Besides science fiction PKD also wrote essays and many short stories. He had 36 books published in his lifetime and 121 short stories. PKD explored sociological, political and metaphysical themes in his work. Other ideas he also explored were monopolistic corporations, authoritarian governments and altered states of consciousness. In his later works PKD focussed on his interest in metaphysics and theology. PKD often drew on his own real life experiences and explored drug use, paranoia and schizophrenia and transcendental experiences in such novels as A Scanner Darkly and VALIS. The novel The Man in the High Castle bridged the genres of alternate history and science fiction and won the Hugo award for the best science fiction novel of 1963. It portrayed life in the United States after it had lost to the Axis powers in World War II and the eastern half of the US was governed by Nazi Germany and the western half Imperial Japan. Flow My Tears the Policeman Said was about a celebrity who awakened in a parallel universe where no one knew who he was. This book won the John W. Campbell memorial award for the best science fiction novel of 1975. "I want to want to write about people I love and put them into a fictional world spun out of my mind, because the world we actually have does not meet my standards." "In my writing I even question the universe; I wonder out loud if it is real, and I wonder out loud if all of us are real." Although PKD spent most of his career as a writer in near poverty-nine of his stories have been adapted into popular movies since his death including Blade Runner (One of my all time favorite movies) the book version was called Do Androids Dream of Electric Sheep?, Total Recall, A Scanner Darkly, and Minority Report. In 2005 Time magazine named Ubik one of the one hundred greatest English language novels published since 1923. In 2007 PKD became the first science fiction writer to be included in the Library of Americas series.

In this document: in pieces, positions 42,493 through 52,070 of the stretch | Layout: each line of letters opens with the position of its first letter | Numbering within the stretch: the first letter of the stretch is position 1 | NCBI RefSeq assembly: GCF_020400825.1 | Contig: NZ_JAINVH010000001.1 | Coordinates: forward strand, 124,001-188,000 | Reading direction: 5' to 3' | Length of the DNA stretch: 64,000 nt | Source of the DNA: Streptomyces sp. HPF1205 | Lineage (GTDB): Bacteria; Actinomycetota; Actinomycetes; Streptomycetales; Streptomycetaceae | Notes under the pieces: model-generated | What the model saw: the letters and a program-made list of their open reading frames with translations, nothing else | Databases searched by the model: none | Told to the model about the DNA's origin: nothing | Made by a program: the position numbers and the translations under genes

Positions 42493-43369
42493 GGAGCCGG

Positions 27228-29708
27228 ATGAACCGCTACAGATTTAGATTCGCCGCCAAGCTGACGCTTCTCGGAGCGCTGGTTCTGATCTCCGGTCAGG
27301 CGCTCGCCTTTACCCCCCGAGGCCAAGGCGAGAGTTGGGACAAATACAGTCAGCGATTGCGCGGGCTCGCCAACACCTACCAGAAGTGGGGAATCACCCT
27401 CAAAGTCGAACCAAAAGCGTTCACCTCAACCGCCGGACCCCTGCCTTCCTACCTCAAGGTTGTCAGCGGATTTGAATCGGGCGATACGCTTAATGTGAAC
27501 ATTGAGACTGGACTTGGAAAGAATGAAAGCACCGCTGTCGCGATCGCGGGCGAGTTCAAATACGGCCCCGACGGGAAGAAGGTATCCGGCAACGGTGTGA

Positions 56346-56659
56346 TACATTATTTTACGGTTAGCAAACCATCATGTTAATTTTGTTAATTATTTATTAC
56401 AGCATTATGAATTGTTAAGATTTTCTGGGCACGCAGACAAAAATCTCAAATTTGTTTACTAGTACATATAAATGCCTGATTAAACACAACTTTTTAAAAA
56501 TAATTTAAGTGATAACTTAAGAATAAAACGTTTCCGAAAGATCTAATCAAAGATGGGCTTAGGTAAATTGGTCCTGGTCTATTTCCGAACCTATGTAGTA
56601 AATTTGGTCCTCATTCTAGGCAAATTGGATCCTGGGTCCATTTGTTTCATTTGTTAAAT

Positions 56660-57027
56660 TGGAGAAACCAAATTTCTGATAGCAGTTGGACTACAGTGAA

I always thought it incredibly sad and yet somehow so ironic because of the nature of the subjects he wrote about that PKD didn't live to see Ridley Scott's Blade Runner completed. PKD died a little over three months before the movie was released in June of 1982. PKD's untimely death denied him the chance to have a taste of material wealth that would have been a great change from what he was used to-I do not believe he was at all a "thing" oriented person-but an "ideas" person-still though, what a change it would have been for a man who had been near homelessness many times. Besides a measure of material wealth I also wonder what he would have thought of the success of the movie-and other movies that were made out of his books in relation to the fact that he got people to think about some very deep topics. The nature of reality is one topic that also comes out in much of his work. I find PKD the man, his ideas and his life even more interesting than his books. He spent a great deal of his life battling mental instability, depression, paranoia, failed relationships and drug abuse. In the 1970s his California home became a crash pad for petty thieves and drug addicts-basically-lost people. This is probably because he was able to identify so well with being lost in the world. PKD married five times and had three children. Also in the 1970s his home was broken into. In a fascinating spiral of thoughts he first thought that perhaps it was a government job. This was during the Nixon years when paranoia was at an all time high. PKD was a very open, free and in many ways politically liberal man (although politics hardly defined him) who had grown up in Berkeley, California and although usually very poor in material things he was the kind of man who would give you the shirt off of his back if you were in need. He was certainly no stranger to drug use and he wondered if perhaps he had made it onto Tricky Dick's "enemies list." Then after a while he began to feel that he had burglarized his own home!